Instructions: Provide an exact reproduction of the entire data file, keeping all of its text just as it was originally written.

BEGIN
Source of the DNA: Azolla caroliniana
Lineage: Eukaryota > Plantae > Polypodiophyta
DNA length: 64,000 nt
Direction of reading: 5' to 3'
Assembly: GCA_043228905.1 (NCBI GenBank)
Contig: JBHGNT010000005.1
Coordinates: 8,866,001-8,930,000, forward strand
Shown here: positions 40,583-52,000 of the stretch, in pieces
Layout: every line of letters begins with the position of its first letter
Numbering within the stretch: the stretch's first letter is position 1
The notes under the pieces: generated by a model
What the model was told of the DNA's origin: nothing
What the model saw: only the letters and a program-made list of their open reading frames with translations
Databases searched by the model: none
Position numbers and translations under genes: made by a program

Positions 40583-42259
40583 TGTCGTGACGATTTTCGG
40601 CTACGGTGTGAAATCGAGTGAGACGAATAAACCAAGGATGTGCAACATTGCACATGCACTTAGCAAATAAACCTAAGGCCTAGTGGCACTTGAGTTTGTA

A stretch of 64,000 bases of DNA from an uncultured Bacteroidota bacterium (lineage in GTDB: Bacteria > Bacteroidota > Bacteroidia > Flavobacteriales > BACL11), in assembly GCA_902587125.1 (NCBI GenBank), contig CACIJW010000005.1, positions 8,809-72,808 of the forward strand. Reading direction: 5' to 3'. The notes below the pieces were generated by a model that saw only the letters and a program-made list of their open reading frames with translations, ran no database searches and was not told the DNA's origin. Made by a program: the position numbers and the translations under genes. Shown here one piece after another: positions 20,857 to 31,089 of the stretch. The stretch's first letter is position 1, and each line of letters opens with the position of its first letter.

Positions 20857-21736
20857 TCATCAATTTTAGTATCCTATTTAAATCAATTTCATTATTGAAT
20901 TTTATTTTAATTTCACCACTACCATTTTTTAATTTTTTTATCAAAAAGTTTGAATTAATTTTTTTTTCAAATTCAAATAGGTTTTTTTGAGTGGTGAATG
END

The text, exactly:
Source of the DNA: Azolla caroliniana
Lineage: Eukaryota > Plantae > Polypodiophyta
DNA length: 64,000 nt
Direction of reading: 5' to 3'
Assembly: GCA_043228905.1 (NCBI GenBank)
Contig: JBHGNT010000005.1
Coordinates: 8,866,001-8,930,000, forward strand
Shown here: positions 40,583-52,000 of the stretch, in pieces
Layout: every line of letters begins with the position of its first letter
Numbering within the stretch: the stretch's first letter is position 1
The notes under the pieces: generated by a model
What the model was told of the DNA's origin: nothing
What the model saw: only the letters and a program-made list of their open reading frames with translations
Databases searched by the model: none
Position numbers and translations under genes: made by a program

Positions 40583-42259
40583 TGTCGTGACGATTTTCGG
40601 CTACGGTGTGAAATCGAGTGAGACGAATAAACCAAGGATGTGCAACATTGCACATGCACTTAGCAAATAAACCTAAGGCCTAGTGGCACTTGAGTTTGTA

A stretch of 64,000 bases of DNA from an uncultured Bacteroidota bacterium (lineage in GTDB: Bacteria > Bacteroidota > Bacteroidia > Flavobacteriales > BACL11), in assembly GCA_902587125.1 (NCBI GenBank), contig CACIJW010000005.1, positions 8,809-72,808 of the forward strand. Reading direction: 5' to 3'. The notes below the pieces were generated by a model that saw only the letters and a program-made list of their open reading frames with translations, ran no database searches and was not told the DNA's origin. Made by a program: the position numbers and the translations under genes. Shown here one piece after another: positions 20,857 to 31,089 of the stretch. The stretch's first letter is position 1, and each line of letters opens with the position of its first letter.

Positions 20857-21736
20857 TCATCAATTTTAGTATCCTATTTAAATCAATTTCATTATTGAAT
20901 TTTATTTTAATTTCACCACTACCATTTTTTAATTTTTTTATCAAAAAGTTTGAATTAATTTTTTTTTCAAATTCAAATAGGTTTTTTTGAGTGGTGAATG